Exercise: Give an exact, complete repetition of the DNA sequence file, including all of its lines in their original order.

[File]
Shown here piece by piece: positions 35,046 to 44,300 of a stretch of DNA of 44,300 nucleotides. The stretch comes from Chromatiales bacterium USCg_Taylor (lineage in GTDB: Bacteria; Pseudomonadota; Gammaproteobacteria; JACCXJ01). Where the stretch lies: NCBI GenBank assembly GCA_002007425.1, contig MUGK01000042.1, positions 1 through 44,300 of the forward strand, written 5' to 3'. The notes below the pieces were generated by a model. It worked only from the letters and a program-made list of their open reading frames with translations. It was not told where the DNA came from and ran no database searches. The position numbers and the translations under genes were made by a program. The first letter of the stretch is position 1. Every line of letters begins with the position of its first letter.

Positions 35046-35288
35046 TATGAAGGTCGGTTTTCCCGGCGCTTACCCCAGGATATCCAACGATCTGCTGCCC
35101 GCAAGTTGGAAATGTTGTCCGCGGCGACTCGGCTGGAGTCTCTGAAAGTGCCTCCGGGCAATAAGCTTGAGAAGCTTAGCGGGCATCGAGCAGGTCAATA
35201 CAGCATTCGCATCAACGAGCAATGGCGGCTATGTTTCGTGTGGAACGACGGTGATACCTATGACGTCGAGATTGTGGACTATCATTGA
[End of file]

Shown here piece by piece: positions 35,046 to 44,300 of a stretch of DNA of 44,300 nucleotides. The stretch comes from Chromatiales bacterium USCg_Taylor (lineage in GTDB: Bacteria; Pseudomonadota; Gammaproteobacteria; JACCXJ01). Where the stretch lies: NCBI GenBank assembly GCA_002007425.1, contig MUGK01000042.1, positions 1 through 44,300 of the forward strand, written 5' to 3'. The notes below the pieces were generated by a model. It worked only from the letters and a program-made list of their open reading frames with translations. It was not told where the DNA came from and ran no database searches. The position numbers and the translations under genes were made by a program. The first letter of the stretch is position 1. Every line of letters begins with the position of its first letter.

Positions 35046-35288
35046 TATGAAGGTCGGTTTTCCCGGCGCTTACCCCAGGATATCCAACGATCTGCTGCCC
35101 GCAAGTTGGAAATGTTGTCCGCGGCGACTCGGCTGGAGTCTCTGAAAGTGCCTCCGGGCAATAAGCTTGAGAAGCTTAGCGGGCATCGAGCAGGTCAATA
35201 CAGCATTCGCATCAACGAGCAATGGCGGCTATGTTTCGTGTGGAACGACGGTGATACCTATGACGTCGAGATTGTGGACTATCATTGA